I saw Andy's piece in the recent Gonzo - all power to you for keeping Mick and Andy's names alight! I took the bull by the horns, and I truly hope that everyone understands my motives for doing this.

I found this final picture with a Hell's Angel paying solemn respects, Nik Turner (looking remarkably like my late Uncle Roger) playing When the Saints go Marching in over the grave, and dear Wilko Johnson, brave and dignified as ever, with a copy of Vampires stole my Lunch Money preparing to place it in the grave for Mick's journey to the hereafter, remarkably poignant.

In fact, it brought tears to my eyes. But I am a soppy old sod as many of you know.

Goodbye Mick. You were a very special man, and many of our lives would have been very different without you.

UNDER the wide and starry sky  
  Dig the grave and let me lie:  
Glad did I live and gladly die,  
  And I laid me down with a will.  
This be the verse you 'grave for me:  
  Here he lies where he long'd to be;  
Home is the sailor, home from the sea,  
  And the hunter home from the hill.

We will be publishing extracts from this massively exciting book over the next few issues. This week, here is an excerpt from Dan's introduction...

I first met Maurice ‘Mo’ O’Mahoney on board a floating restaurant on London’s River Thames. It was the mid-1970s and, at the time, I was working as a senior reporter with the Sunday People, a British tabloid, and I happened to pick up the phone in the newsroom during a lunch hour and there, on the other end of the line, was someone saying that he was the ‘King Squealer’ and was willing to sell his life story to our paper ‘for the right price’. He suggested that we should meet on board the restaurant to discuss ‘business’.
‘How will I recognize you?’ I asked.
‘You won’t’, he replied. ‘I’ll recognize you. Just stand by the entrance holding a copy of the Sunday People under your arm and I’ll know you.’
After clearing this with my news editor, I headed over to the Thames and climbed aboard the rendezvous point, and stood there for a while smiling at anyone arriving who looked remotely like a gangster. I got some strange looks, but then finally this mysterious man arrived with a Flying Squad policeman in tow – who, O’Mahoney said, was protecting him. ‘Mo’ introduced me to his police minder and said, ‘Don’t worry about him. He goes “deaf” when I talk business.’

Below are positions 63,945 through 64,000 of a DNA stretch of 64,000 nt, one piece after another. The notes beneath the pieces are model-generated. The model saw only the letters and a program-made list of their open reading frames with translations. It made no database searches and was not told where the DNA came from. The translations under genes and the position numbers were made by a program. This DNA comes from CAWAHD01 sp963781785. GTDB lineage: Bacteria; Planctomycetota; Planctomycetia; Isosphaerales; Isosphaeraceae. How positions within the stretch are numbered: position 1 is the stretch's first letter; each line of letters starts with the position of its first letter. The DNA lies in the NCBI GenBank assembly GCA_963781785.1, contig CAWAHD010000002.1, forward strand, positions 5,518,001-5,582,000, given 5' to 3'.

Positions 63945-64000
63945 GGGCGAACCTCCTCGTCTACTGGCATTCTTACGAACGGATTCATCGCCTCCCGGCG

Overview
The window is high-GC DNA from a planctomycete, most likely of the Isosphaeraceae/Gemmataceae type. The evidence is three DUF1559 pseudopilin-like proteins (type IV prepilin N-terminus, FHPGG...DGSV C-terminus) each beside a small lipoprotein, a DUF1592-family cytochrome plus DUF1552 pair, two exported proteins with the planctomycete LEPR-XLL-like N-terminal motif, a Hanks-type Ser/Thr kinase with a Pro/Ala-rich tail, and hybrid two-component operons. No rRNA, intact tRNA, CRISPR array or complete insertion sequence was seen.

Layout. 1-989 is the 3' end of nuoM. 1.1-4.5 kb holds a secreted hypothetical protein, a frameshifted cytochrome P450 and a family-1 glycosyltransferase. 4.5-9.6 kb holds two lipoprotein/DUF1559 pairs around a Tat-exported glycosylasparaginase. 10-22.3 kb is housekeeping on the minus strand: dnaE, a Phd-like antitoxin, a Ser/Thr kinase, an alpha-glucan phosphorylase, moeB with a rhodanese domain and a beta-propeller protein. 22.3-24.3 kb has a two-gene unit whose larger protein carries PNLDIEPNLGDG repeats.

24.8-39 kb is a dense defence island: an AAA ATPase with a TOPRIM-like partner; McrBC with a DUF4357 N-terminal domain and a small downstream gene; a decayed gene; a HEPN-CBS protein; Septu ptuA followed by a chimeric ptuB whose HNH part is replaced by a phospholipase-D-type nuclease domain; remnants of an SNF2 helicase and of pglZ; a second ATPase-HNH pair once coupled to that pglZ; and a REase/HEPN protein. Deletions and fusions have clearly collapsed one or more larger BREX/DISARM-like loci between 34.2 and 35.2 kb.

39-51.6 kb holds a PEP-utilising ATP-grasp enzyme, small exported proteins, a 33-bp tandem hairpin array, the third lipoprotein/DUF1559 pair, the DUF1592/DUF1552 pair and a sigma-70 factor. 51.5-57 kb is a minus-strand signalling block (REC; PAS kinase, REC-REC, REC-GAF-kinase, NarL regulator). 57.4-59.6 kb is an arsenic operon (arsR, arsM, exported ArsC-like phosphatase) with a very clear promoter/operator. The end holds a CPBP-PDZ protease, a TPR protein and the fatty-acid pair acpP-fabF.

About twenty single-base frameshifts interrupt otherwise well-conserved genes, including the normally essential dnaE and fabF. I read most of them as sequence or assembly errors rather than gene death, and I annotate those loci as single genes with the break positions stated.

The plain-clothed officer nodded and said, ‘Yes, I go deaf when he talks business.’ It was a little like a scene from a Monty Python TV show.
To cut a long story short, the paper finally agreed a price with O’Mahoney and I was asked to write it up for him, and then once the dramatic newspaper series had been published, he then ‘asked’ me to work with him on a book and that experience became even stranger.
He would turn up each Monday at my Surrey home with a bulging .44 Magnum in his pocket to protect himself – the police by now had told him he was now on his own – and proceeded to recite his story for me to type up, which I did. Then when he left, I would turn words into a more readable style, but when the time came for me to read them back the first few chapters to him, his tone changed and he became quite angry.
‘I don’t remember saying that,’ he said sharply as I finished. ‘Are you changing my words?’
I tried to explain that this was normal and he said, ‘I don’t agree. People want to know how us gangsters speak.’
It was a rather scary moment, especially as I glanced down at the bulge in his pocked containing his lethal weapon, but once I read out one of his rather strange comments which said, ‘The guy vaulted the fence like a half-starved Biafran looking for a banana,’ he smiled broadly and seemed happy that I had at least kept that in the story. He then said, ‘I like it,’ and I breathed a heavy sigh of relief.
We eventually completed the book together and it was launched on a national BBC TV show with him wearing a ski mask and his voice disguised.
Following that, I took him to a studio at a commercial radio studio in London, so he could further help promote the book. When the interview was about to start the recorder, ‘Mo’ suddenly asked, ‘Can you disguise my voice?’ The flustered broadcaster said, ‘I’m sorry, but we can’t’. ‘Why not?’ Mo pressed on. “The BBC did that for me, so what can’t you?’ ‘Well, we don’t have the resources of the BBC.’